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Noctum: Final Sacrifice

Sweden's Noctum have moved on a bit from the doomy Black Sabbath/Pentagram worship on their previous album The Séance to an early '80s Mercyful Fate/NWOBHM stance on their new Metal Blade offering Final Sacrifice. In fact, if you loved the King Diamond-isms of the first Ghost album, but maybe were turned off by the toned down metal of that bands second release, then Final Sacrifice is really going to hit the mark for you.

At times I almost feel like I am listening to outtakes from Melissa or Don't Break the Oath, as vocalist/guitarist David Indelöf really does a great job honing in on the King's vocal style and the band really cranks up some outstanding riffs & melodies that aren't far removed from classic Mercyful Fate. "Conflagration" and "Resurrected in Evil" are just great, classic heavy metal songs steeped in an occult feel, while the added bluesy touch to that formula makes "Deadly Connection" a barnburner of a song. "Void of Emptiness" has some unbelievably amazing riffs (perhaps the most Melissa-ish song here), while "The Revisit" contains some of the albums only real doom elements. There's just something so, I don't know, 1983 about "Temple of the Living Dead", which is a totally enjoyable metal track that will just take you back to a magical time in the history of the genre.

With so many acts from Sweden taking the retro route these days, Final Sacrifice isn't all that surprising, but, it is all that impressive. Metal fans who miss that early Mercyful Fate style will just fall in love with this album, which is filled with some really, really cool riffing and vocals. It's interesting how quickly they moved away from their earlier doom style and into this, but I'm not complaining one bit. More please!!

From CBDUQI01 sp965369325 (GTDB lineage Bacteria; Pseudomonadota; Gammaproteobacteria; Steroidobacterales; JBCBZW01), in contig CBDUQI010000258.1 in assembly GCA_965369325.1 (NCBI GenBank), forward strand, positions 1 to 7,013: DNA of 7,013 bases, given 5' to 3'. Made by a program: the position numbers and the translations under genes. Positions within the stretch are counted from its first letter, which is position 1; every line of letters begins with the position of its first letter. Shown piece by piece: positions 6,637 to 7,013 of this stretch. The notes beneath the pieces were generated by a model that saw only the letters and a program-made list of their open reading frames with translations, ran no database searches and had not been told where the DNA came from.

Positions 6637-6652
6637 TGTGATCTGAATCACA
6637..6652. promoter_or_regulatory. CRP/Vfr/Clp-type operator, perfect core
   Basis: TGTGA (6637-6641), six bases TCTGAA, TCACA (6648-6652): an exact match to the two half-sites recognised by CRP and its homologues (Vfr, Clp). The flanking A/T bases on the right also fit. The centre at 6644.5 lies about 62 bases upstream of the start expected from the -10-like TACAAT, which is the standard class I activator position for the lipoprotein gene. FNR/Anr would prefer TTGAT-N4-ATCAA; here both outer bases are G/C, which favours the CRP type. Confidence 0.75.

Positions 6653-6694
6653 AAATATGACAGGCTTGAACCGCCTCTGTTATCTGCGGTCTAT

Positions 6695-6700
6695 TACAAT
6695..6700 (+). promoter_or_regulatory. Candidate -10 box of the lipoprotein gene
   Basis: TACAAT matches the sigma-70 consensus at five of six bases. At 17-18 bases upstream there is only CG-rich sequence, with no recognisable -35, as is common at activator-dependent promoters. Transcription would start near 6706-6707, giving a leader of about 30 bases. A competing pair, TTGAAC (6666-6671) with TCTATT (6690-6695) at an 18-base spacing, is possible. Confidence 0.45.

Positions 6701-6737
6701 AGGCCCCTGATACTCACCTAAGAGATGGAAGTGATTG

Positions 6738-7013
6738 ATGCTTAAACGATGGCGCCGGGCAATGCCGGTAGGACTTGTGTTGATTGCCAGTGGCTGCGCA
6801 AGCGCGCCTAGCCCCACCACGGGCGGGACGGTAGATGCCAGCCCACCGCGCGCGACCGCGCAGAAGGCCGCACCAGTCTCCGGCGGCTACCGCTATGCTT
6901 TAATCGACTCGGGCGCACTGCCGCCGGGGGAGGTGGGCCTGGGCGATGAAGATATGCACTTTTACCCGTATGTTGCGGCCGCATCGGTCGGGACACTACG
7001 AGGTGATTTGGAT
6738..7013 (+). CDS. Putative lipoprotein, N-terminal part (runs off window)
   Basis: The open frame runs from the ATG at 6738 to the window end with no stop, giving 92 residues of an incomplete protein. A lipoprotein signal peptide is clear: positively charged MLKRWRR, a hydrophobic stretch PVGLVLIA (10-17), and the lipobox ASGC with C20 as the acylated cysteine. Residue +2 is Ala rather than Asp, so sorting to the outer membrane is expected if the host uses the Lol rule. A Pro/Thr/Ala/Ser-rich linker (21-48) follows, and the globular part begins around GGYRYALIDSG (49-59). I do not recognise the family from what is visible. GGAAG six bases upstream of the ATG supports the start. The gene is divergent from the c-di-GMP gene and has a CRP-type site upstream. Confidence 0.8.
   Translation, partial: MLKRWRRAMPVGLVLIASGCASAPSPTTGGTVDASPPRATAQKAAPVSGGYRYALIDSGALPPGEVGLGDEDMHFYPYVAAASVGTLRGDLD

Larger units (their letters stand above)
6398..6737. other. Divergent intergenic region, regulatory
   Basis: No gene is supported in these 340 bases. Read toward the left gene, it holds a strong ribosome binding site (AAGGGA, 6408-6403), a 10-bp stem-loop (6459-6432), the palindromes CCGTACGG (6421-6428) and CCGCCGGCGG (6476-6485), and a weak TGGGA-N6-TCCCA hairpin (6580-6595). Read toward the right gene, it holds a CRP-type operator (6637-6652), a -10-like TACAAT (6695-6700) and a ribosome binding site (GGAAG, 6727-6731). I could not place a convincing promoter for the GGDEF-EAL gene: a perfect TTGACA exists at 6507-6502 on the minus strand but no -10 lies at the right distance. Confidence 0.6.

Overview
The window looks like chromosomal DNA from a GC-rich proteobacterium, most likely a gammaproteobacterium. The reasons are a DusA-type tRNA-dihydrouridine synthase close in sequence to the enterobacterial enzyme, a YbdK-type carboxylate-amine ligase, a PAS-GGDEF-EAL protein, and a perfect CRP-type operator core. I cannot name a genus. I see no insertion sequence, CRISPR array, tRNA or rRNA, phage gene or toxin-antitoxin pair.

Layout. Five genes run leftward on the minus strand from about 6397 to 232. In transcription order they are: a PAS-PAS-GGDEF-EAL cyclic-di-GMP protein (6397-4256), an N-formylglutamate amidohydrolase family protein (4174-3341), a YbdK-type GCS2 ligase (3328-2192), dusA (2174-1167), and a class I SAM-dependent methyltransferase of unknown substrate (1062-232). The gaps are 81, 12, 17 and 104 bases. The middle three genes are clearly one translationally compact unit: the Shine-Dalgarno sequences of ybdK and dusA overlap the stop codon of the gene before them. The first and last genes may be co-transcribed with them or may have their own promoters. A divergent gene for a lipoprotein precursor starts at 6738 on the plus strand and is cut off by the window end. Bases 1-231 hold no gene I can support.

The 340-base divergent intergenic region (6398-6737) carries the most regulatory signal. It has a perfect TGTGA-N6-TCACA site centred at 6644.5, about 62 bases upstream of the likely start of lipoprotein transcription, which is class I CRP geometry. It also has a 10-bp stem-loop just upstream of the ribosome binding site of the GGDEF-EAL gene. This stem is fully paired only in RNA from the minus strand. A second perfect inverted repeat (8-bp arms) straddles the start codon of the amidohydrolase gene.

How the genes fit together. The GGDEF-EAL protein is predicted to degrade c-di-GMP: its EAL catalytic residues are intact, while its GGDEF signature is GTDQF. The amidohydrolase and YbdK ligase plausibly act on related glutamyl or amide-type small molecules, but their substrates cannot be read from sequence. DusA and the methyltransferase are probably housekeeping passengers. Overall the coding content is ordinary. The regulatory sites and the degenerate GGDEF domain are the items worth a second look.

Track Listing
1) Conflagration
2) Liberty in Death
3) Resurrected in Evil
4) Deadly Connection
5) Void of Emptiness
6) The Revisit
7) A Burning Will
8) Temple of the Living Dead
9) Azoth

Added: November 20th 2013
Reviewer: Pete Pardo
Score:
Related Link: Band Facebook Page
Hits: 2531
Language: english

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Noctum: Final Sacrifice
Posted by Steven Reid, SoT Staff Writer on 2013-11-20 14:43:51
My Score:

There's a ton of retro flavoured Metal releases out there and I in recent times have been known to lambaste many of the more derivative and less imaginative offerings. However when a band get it right, there's simply no denying how seductive a barrage of 70s, or in the case of the second album from Noctum, Final Sacrifice, 80s Metal values can be.

This is a blast straight out of the Mercyful Fate school of high pitched wails (not quite of King Diamond glass shattering proportions), creepy themes and classy guitar work and it makes for quite a statement. When compared to the more "modern" crop of say, Symphonic, Power, or even Death Metal acts Final Sacrifice can come across as quite simple and perfunctory, however delve a little deeper than the opening blast of "Conflagration" and there's much to get the teeth into. "Liberty In Death" reveals an unexpected groove, while "A Burning Will" finds a slightly Progressive edge, utilising a variety of attacks to create a looming, dooming, yet sharp and incisive track of almost epic proportions.

Comparisons to Ghost have been made and hold up to scrutiny, while Hell's long delayed debut also stands as a touching point and like those acts, in the shape of the expressive vocals of David Indelof Noctum have a focal point capable of standing up to the thoroughly convincing bass barrage from Tobias Rosen, drums of doom from Frederik Jansson and the twin guitar assault from Daniel Johansson and Indelof himself. The best example arriving in the shape of "Temple Of The Living Dead", where the doubled up fret work is impressive indeed.

Too blatant in their homage of Metal days gone by to be classed as anything other than retro, but far, far too good to dismissed as a rehash of past glories, Noctum have served up an album which will delight followers of the early European Metal scene, before the pantomime and theatrics became equally, or even more, important than the music.



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